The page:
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Bristol study reveals changing sexual behaviours and increase in clinic attendance and sexually transmitted infections 

7 September 2021 

A study looking at the impact of PrEP among men who have sex with men and transgender people who have sex with men, has found sexually transmitted infection (STI) diagnoses have increased along with the likelihood of having condomless anal intercourse. 

Condom in packaging

Pre-exposure prophylaxis for HIV (PrEP) is a medicine for people who don’t have HIV which can reduce the risk of catching it. In the UK, men who have sex with men and transgender people who have sex with men are more exposed to HIV. 

Previous research has shown PrEP is safe and effective in reducing the risk of HIV infection. The increased use of PrEP is likely to have played a part in the dramatic decline in new HIV diagnoses in the UK among men who have sex with men. PrEP may lead people to have more unprotected sex, which can lead to an increase in other STIs. People taking PrEP should have regular health checks, including tests for sexual infections. They are encouraged to attend sexual health checks every three months. 

Researchers from the NIHR Health Protection Research Unit in Behavioural Science and Evaluation at University of Bristol and NIHR ARC West examined trends in bacterial STIs in Bristol among men who have sex with men and transgender people who have sex with men. The team analysed 617 responses to an online patient questionnaire, alongside electronic patient records. These records covered 40,321 clinic attendees between 2016-2019, 3,977 of whom were men who have sex with men and transgender people who have sex with men.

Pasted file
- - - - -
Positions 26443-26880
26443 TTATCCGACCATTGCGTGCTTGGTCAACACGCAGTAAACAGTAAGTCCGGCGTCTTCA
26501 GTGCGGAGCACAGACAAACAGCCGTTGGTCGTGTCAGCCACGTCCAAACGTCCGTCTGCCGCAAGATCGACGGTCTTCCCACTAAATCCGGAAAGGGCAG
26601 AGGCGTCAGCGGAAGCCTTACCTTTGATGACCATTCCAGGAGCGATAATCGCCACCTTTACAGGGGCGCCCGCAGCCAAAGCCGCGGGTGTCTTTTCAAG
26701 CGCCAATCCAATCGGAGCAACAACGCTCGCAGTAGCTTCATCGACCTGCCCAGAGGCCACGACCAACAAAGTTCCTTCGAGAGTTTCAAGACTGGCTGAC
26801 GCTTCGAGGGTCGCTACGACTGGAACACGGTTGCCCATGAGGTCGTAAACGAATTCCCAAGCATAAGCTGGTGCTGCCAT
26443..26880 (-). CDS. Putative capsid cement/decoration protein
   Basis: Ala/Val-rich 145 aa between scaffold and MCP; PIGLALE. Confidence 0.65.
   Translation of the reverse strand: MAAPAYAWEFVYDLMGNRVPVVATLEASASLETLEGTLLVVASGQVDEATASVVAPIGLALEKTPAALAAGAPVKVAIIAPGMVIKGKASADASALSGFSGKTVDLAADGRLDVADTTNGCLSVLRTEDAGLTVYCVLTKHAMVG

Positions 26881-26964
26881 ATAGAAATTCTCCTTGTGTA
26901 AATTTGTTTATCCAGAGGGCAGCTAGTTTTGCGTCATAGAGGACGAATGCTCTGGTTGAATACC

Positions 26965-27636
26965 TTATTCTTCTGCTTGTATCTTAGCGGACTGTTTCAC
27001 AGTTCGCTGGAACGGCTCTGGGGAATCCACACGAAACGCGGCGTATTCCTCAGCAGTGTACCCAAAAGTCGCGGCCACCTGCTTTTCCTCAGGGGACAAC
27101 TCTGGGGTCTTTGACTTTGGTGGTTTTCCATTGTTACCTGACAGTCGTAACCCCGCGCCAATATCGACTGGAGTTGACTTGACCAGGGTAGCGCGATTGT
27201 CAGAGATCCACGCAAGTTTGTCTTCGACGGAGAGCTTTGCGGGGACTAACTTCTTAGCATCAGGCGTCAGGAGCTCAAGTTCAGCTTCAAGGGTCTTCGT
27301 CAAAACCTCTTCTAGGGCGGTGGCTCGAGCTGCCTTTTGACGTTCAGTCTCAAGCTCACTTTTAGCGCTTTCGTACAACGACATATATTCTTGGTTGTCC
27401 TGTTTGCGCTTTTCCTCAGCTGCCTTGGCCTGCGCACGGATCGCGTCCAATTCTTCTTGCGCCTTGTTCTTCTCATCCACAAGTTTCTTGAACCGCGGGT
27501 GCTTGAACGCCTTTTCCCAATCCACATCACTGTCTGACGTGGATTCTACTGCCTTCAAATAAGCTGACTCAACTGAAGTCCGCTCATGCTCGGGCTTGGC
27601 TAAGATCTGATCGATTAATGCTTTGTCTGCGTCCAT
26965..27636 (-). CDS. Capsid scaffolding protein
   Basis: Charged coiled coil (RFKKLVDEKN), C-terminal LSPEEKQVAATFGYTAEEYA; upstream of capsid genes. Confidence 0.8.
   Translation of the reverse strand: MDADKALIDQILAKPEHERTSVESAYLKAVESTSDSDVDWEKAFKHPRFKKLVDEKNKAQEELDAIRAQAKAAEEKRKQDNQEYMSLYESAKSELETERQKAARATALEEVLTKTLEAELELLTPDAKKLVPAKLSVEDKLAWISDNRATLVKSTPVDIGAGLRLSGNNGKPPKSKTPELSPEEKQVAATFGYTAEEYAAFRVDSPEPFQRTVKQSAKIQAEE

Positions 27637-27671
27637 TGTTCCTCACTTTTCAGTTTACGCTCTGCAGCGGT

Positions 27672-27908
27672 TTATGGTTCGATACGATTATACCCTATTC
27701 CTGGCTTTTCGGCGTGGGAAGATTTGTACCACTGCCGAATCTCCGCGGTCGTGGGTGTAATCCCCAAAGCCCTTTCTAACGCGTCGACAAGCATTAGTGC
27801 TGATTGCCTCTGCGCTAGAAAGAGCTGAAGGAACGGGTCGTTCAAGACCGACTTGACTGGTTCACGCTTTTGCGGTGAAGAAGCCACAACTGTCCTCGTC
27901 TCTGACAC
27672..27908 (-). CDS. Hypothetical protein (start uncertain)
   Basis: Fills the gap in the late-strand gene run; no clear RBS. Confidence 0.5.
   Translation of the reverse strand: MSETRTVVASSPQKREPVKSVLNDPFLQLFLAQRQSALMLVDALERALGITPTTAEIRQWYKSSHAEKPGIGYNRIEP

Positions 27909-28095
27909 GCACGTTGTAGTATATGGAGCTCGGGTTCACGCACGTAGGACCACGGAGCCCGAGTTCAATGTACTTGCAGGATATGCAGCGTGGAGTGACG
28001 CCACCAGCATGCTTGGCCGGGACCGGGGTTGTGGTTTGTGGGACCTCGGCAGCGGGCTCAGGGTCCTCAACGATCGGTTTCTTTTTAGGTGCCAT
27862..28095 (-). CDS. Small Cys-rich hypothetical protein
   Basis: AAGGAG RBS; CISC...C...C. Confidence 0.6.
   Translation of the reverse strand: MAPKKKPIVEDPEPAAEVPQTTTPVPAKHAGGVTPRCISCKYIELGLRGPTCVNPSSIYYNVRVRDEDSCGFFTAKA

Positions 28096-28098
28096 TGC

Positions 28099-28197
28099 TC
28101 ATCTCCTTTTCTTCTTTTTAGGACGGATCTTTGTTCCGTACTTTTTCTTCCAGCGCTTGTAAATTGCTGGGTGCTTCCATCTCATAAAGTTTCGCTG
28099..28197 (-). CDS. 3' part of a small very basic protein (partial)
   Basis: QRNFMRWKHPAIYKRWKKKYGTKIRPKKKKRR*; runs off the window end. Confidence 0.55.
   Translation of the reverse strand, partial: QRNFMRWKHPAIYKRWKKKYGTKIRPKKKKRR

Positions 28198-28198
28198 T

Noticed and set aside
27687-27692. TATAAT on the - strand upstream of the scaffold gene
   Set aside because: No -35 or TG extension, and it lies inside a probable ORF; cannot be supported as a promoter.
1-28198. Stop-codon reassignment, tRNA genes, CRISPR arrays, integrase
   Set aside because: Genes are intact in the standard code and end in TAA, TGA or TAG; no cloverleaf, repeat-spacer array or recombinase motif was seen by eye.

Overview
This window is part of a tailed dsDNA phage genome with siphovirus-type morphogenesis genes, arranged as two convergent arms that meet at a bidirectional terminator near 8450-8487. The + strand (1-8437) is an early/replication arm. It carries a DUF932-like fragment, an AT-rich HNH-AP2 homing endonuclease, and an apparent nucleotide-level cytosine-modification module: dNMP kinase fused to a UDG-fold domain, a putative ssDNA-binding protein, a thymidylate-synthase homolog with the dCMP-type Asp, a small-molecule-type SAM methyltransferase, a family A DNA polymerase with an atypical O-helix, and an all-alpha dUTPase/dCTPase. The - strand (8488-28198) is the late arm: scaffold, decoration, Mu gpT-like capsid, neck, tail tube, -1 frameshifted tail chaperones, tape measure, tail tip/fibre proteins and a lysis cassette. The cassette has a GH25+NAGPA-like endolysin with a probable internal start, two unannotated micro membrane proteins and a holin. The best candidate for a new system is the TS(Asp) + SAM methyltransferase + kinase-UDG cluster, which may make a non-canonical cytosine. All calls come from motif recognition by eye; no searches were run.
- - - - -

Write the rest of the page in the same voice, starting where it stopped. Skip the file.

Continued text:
The frequency in which both groups tested for HIV and STIs increased between 2016-2019. In 2016, each patient had an average of 1.5 STI tests a year, while in 2019 this was 2.1. The likelihood of an STI being diagnosed per test also increased across all populations, including among individuals who were recorded to have only partners of the opposite sex. The increase in diagnoses was most significant in bisexual men, which could lead to a rise in STIs in cisgender women.

The reasons for rising STI diagnosis rates are complex and not only the result of increased testing. The proportion of men who have sex with men and transgender people who have sex with men reporting unprotected anal sex rose from 40.6 per cent to 45.5 per cent. The average number of partners reported increased from 3.8 to 4.5. 

HIV-positive questionnaire respondents indicated they would be more likely to have unprotected anal sex with someone if their partner was taking PrEP, while 61.9 per cent of HIV-negative respondents said that if they were taking PrEP, it would make them more likely to have unprotected anal sex with HIV-negative partners.

Louis Macgregor, Senior Research Associate at the University of Bristol and the paper’s lead author, said: “It’s important to note that an increase in unprotected anal sex is not an unexpected or even necessarily negative consequence of PrEP. Those taking it are likely to consider and re-evaluate their own HIV risk management strategies against competing interests such as maximising sexual pleasure and feeling connected to their partners.